American Spectacle: Paintings from the Manoogian Collection of American Art
Theodore and Joan Operhall Gallery
American Spectacle: Paintings from the Manoogian Collection of American Art features eleven carefully selected American Paintings from The Detroit Institute of Arts from its 2018 – 2019 Statewide touring exhibition program. Organized by the DIA, this exhibition focuses on “the world of American painters of the late nineteenth century as they explored competing visions of American culture and identity in works of art that remain relevant today.”
The selected paintings offer aspirational landscapes, genre scenes, historical events, and still life that convey a sense of America, either by celebrating the uniqueness of the land or revealing scenes of American life and culture.
Two painting represent Thomas Moran; one is a tribute to the discovery of the New World by European explorers, the other is a majestic interpretation of the Painted Rocks of Michigan’s Lake Superior shoreline. George Loring Brown and Frederic Arthur Bridgman spent much of their careers in Europe and share here quintessential views of an America that appealed to the popular imagination of European audiences, depicting the great Niagara Falls and the spectacle of the American circus. Edward Lamson Henry looks back to a preindustrial and pre-Civil War era in Election Day, while Wisconsin artist Franz Biberstein captures the wonder and modernism of Chicago’s 1893 World’s Columbian Exposition. Trompe l’oeil paintings, seascapes, and images of public celebrations round out the exhibition.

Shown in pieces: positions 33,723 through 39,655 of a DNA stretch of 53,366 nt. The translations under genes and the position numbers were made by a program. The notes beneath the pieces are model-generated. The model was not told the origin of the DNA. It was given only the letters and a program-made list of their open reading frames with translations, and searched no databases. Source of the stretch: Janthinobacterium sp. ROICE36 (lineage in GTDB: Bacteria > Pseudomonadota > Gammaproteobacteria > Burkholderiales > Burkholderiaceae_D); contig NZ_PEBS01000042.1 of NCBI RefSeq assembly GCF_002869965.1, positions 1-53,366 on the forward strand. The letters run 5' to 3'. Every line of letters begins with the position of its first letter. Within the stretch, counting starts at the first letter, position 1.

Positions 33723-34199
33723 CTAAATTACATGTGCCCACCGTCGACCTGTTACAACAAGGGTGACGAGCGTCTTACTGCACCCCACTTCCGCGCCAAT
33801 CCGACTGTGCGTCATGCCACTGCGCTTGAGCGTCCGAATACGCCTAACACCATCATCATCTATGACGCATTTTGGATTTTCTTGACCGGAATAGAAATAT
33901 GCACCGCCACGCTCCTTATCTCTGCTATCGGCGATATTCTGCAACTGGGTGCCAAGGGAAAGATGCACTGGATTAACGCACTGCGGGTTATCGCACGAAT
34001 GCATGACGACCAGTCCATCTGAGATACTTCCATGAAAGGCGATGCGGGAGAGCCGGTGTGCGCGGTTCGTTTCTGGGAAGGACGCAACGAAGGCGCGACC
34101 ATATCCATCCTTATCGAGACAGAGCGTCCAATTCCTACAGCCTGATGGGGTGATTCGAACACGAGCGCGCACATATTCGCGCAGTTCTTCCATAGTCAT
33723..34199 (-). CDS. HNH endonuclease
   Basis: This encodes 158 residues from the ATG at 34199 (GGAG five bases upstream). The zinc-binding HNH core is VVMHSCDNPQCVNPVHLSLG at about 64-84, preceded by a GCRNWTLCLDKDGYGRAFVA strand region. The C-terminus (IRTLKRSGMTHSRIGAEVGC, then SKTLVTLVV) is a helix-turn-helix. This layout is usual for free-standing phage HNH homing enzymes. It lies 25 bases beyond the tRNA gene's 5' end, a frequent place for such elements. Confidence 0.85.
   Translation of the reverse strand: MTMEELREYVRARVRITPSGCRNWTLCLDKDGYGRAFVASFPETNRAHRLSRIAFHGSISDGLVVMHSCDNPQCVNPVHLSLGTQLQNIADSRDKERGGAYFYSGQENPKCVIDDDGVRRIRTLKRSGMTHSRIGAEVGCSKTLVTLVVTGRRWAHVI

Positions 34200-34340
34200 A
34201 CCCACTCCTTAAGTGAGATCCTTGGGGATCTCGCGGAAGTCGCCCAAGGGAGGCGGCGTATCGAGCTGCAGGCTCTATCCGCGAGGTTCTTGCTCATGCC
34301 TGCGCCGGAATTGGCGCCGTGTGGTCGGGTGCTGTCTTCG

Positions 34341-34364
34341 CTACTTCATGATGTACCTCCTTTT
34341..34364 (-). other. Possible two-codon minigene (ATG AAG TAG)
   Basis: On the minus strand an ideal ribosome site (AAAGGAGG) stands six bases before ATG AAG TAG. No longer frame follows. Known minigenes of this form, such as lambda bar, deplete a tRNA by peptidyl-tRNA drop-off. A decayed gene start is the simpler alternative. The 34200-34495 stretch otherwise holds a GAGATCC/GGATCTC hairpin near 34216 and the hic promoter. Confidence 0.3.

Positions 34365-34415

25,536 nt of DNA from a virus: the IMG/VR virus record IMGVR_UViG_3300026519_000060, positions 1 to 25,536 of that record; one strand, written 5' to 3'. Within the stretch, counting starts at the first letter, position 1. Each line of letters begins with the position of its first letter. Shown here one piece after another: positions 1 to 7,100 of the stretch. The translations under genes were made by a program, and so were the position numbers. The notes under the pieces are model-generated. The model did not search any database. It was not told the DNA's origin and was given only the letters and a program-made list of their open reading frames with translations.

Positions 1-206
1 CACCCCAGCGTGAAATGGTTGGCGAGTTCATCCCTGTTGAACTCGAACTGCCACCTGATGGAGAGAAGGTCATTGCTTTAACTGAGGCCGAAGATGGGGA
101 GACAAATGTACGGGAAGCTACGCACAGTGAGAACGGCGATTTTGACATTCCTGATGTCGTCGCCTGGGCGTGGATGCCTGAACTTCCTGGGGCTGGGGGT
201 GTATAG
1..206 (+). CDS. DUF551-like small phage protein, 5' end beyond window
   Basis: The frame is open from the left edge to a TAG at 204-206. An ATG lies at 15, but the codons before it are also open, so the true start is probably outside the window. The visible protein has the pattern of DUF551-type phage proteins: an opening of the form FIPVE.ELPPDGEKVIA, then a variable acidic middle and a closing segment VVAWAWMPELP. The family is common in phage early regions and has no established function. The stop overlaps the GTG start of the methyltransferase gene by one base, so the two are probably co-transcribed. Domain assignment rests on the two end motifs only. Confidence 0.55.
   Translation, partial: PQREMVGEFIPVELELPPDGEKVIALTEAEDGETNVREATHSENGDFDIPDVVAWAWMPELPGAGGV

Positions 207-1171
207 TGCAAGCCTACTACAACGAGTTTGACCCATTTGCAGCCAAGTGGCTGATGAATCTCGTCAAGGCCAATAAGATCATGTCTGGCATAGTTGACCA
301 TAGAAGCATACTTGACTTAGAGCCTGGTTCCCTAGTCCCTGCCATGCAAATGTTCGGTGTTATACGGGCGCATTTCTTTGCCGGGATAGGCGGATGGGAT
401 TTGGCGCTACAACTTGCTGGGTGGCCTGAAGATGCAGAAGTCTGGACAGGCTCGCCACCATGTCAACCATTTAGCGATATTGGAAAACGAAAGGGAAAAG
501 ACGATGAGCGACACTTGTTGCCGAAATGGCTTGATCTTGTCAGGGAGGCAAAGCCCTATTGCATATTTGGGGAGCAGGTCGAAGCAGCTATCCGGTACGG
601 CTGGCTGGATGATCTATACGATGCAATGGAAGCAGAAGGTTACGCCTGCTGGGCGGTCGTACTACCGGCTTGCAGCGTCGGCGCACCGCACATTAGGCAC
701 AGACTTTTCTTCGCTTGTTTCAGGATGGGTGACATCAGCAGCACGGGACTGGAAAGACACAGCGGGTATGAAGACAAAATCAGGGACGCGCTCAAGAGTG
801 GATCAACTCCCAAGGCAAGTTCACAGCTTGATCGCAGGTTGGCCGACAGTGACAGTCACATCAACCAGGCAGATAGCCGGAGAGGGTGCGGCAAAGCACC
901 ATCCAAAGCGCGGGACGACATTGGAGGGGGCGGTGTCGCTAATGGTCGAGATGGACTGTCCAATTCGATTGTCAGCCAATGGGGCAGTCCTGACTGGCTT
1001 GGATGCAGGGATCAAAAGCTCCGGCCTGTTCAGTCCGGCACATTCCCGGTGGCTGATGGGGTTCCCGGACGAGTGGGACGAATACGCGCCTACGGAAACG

These paintings represent the ability of artists to both inform and capture the popular imagination. In an era where travel was limited and photography still an emerging technology, painters were able to bring the world to their viewers, and in so doing, shape their impressions.
This exhibition is underwritten by DTE Energy Foundation.
Generous support for this project is provided by Art Bridges.